Federer saved three set points but Nishikori converted on his fourth opportunity to take a one-set lead after 51 minutes.

Federer broke Nishikori to start the second set but he gifted him back the break and it was all his opponent needed to secure the win.

“I felt we both struggled throughout the first set. You could tell it was sort of a first round. I had my chances maybe a bit more than he did. Yeah, then I started to feel better in the second set. I think we both did. The level went up,” said Federer. “Yeah, unfortunately I couldn’t keep the lead that I got early.

“That was important, I think, at the end. That was the key of the match, that sort of I guess 10-minute swing at the end of the first throughout maybe 1-All in the second. Maybe being the leader rather than being down so…”

Federer received a warning for ball abuse in the opening set and had a quick conversation with the umpire voicing his discontent over the decision.

“I was, just because I thought what was his argument, you know, why the warning. But nothing more than that. He thought I was angry. I wasn’t. Now I’m angry because I lost, but I wasn’t, so… He knows me very well apparently, or he thought so,” explained Federer.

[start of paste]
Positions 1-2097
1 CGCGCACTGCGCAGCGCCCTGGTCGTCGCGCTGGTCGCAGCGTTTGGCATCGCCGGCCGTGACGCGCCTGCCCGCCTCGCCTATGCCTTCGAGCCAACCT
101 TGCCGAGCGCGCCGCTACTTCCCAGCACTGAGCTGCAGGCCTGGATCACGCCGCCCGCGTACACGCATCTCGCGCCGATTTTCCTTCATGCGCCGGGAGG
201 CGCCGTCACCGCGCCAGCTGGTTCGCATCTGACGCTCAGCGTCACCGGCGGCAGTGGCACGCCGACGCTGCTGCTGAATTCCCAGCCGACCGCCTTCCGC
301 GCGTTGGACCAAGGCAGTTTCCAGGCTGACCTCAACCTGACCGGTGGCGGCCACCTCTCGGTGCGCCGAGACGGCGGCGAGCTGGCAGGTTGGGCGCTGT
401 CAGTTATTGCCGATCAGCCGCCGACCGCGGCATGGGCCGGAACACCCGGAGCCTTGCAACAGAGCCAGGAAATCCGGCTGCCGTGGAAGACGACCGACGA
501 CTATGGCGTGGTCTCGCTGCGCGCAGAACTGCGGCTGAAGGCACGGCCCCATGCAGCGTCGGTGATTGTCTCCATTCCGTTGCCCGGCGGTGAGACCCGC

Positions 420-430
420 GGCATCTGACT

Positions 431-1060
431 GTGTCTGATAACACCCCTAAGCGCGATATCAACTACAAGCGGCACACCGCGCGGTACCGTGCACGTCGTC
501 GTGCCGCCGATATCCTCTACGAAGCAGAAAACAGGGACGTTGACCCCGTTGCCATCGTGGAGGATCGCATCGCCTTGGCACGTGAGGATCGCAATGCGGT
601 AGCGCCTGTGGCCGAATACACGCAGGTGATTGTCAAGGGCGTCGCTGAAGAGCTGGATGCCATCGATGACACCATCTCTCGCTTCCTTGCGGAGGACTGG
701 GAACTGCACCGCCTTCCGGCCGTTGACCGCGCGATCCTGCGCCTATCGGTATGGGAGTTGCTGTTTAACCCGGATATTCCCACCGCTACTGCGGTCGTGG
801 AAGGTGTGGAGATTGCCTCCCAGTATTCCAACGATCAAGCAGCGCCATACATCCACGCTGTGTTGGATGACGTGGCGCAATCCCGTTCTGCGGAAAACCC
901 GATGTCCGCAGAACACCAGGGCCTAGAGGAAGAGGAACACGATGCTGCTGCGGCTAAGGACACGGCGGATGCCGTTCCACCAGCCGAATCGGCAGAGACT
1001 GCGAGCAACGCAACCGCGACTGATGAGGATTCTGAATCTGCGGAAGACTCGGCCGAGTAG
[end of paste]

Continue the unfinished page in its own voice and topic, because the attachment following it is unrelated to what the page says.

The win saw Nishikori snap a six-match losing streak to the Swiss. Competing in the ATP Finals for a fourth time, the two-time semi-finalist is now a remarkable 35-4 in matches where he has won the opening set.

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John Isner expects Big Four to remain in control in 2019, Alexander Zverev admits young guns must 'step it up'

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John Isner was coming out of spin class back home in North Carolina last week when he got the call informing him that he had qualified for the ATP Finals for the first time in his career, following the withdrawal of Rafael Nadal.